Duke University lacrosse–now the prosecution is on defense

December 27, 2006

This article from the Associated Press about Duke University’s silence in the aftermath of the rape accusations against members of the lacrosse team highlights a critical challenge and conundrum for crisis communicators.

The article certainly reads as if the University’s position of largely remaining silent while the media storm around the students was swirling looks smart and responsible. The basic theme is that the University was intent on not allowing the case to be tried in the media but let the courts decide.

“I don’t believe the issues have ever been Duke’s support of the students,” Burness said. “The issue has been there is a process in our democracy by which questions of this magnitude are addressed. It’s only when you get before a judge or jury that the truth can be determined. You have to have faith in the system, recognizing it can be difficult to do but realizing that’s how system works.”

Early in the case, when scrutiny of the university and the program was at its height, Brodhead was cautious in his statements, saying the case should unfold in the legal system instead of in the media. School administrators said this month that bad publicity was the likely cause of a 20 percent drop in early admission applications.

Burness’ statement that “there is a process in our democracy by which questions of this magnitude are addressed” is really the key. Yes, but, well, there are actually two processes. One is the court of law, the other is the court of public opinion. Wise leaders need to determine early on in a major news story of where their danger really lies. In some cases, the court of law can do more damage to the long term viability of the organization than the court of public opinion–depending in part on how the story is being played out. An example of this is the numerous legal actions against widely accepted and used medications. The billion dollar lawsuits can grind on in the background while the public blithely continues to consume–that even when the media is playing prosecutor to the fullest extent.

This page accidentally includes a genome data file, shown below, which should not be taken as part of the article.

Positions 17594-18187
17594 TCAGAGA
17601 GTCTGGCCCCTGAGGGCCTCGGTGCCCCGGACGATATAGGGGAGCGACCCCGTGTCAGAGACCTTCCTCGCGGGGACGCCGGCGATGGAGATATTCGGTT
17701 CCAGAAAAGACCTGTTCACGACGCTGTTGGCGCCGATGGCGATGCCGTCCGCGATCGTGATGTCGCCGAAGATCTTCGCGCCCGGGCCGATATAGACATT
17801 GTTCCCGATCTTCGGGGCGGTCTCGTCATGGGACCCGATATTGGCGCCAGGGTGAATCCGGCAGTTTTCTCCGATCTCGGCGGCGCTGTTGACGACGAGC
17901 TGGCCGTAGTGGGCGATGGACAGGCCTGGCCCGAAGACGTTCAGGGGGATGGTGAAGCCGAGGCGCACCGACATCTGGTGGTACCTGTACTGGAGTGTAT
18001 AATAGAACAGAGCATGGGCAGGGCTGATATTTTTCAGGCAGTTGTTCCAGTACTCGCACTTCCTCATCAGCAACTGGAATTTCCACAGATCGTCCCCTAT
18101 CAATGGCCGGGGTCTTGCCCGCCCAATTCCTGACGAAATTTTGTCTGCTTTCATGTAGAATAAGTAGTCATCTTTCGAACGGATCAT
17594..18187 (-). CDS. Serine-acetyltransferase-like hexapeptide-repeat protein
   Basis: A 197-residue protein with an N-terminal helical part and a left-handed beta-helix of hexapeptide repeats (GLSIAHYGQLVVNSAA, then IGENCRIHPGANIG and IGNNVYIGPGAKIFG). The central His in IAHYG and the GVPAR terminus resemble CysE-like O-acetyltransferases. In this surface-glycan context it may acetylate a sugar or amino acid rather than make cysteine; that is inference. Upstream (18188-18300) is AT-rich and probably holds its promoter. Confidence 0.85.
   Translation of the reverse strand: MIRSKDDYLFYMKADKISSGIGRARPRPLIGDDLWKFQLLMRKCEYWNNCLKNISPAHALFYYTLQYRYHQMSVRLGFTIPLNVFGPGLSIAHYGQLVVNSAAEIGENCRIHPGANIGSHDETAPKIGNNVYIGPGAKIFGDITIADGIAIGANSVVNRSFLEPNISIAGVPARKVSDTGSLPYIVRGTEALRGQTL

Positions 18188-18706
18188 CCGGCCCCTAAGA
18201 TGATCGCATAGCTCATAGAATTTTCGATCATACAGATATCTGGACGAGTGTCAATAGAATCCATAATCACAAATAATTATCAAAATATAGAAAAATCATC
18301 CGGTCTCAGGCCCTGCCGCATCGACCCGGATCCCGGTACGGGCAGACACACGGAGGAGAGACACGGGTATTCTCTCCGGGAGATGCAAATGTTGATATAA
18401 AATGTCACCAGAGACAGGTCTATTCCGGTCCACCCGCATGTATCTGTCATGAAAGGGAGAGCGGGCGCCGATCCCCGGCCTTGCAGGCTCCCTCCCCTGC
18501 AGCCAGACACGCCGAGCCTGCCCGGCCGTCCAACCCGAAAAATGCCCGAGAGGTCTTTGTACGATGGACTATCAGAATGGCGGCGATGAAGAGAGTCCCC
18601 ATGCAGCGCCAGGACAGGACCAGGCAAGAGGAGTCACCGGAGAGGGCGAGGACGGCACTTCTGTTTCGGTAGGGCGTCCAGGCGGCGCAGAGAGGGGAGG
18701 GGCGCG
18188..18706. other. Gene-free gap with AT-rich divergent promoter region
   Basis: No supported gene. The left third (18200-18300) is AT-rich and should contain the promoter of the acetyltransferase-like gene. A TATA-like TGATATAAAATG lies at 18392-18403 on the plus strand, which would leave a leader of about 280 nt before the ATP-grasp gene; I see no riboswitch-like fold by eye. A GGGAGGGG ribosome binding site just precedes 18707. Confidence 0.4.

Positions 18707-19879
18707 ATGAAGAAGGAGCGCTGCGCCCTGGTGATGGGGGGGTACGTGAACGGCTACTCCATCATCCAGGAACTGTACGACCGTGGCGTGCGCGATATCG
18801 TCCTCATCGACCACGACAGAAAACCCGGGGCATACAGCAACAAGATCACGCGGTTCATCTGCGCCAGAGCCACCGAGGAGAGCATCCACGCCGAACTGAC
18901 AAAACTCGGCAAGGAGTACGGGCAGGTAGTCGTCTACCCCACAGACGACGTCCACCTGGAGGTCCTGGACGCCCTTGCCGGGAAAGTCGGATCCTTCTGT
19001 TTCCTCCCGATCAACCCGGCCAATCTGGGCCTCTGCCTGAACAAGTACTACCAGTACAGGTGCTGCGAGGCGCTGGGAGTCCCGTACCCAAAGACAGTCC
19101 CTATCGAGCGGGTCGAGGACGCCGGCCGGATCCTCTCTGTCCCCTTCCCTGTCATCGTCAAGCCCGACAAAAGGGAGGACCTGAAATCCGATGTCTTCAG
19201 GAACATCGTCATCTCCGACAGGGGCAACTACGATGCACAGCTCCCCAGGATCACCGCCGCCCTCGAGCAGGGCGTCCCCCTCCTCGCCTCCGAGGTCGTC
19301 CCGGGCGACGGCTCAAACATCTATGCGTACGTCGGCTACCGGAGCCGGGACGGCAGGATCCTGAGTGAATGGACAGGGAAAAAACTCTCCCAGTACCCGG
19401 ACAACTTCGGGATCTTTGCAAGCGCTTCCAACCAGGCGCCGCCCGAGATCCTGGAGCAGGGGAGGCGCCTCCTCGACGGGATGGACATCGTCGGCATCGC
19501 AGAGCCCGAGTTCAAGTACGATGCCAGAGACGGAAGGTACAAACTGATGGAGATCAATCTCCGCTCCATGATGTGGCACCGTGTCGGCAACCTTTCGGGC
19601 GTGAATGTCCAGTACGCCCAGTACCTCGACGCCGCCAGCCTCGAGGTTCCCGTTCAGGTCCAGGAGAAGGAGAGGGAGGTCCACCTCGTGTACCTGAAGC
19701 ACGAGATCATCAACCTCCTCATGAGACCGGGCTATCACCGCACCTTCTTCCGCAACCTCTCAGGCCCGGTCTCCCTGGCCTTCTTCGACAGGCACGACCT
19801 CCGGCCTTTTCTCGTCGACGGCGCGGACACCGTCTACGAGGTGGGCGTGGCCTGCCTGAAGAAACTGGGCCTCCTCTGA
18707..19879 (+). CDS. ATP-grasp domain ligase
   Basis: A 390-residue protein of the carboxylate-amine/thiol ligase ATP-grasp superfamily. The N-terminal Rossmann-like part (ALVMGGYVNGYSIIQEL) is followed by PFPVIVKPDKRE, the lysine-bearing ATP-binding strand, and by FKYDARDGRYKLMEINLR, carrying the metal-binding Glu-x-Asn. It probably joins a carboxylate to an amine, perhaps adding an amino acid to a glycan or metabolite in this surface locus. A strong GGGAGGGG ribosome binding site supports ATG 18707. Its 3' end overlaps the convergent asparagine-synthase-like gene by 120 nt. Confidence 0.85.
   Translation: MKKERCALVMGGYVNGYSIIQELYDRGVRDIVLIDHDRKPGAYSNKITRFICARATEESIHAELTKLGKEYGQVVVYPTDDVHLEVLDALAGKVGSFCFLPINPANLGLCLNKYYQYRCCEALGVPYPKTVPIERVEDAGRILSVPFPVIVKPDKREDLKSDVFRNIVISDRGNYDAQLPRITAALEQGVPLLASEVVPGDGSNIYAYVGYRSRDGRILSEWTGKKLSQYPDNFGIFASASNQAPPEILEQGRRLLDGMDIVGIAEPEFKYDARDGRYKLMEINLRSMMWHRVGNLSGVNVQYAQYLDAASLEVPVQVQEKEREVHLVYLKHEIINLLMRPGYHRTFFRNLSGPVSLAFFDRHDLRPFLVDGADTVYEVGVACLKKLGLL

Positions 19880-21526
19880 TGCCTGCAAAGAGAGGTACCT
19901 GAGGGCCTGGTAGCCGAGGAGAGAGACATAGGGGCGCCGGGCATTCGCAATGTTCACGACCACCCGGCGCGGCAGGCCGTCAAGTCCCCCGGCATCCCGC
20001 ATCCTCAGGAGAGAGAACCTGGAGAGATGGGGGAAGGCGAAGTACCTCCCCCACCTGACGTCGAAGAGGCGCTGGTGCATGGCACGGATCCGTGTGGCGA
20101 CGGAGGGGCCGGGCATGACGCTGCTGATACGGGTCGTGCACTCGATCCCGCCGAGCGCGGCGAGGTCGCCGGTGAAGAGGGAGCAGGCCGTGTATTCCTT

But in this case, the lacrosse team and the University itself was on trial from the moment the situation became news. Silence in the face of such accusations is normally interpreted as guilt. As the errors or evils of the prosecution come to light, the University is having to defend itself against those who say they didn’t stand behind the program or the students. The explanation of Mr. Burness, looks, well, weak and defensive.

The proof is in the pudding, of course. As the story points out the University experienced a huge drop in applications for enrollment. This is a result of the court of public opinion at work, not the court of law. And I would guess that if a survey were taken of the most respected universities, Duke would have fallen down that list quite a bit in the aftermath of the lacrosse incident.

So, here’s the conundrum. I can certainly understand and want very much to support the strategy the University pursued and the sentiments expressed about the desire to let the legal system work as an excuse for not being more vocal. The problem is, the evidence in this case shows it doesn’t work. You can’t end the media storm by silence. You can emerge later when the wind is shifting in your direction and pretend you response or lack of it meant something different than it did. And you can’t deny that you lost the battle in the court of public opinion. And you can’t claim that that matters less than winning in the court of law.

Sum total: the silence they now hail as wisdom is far from golden.

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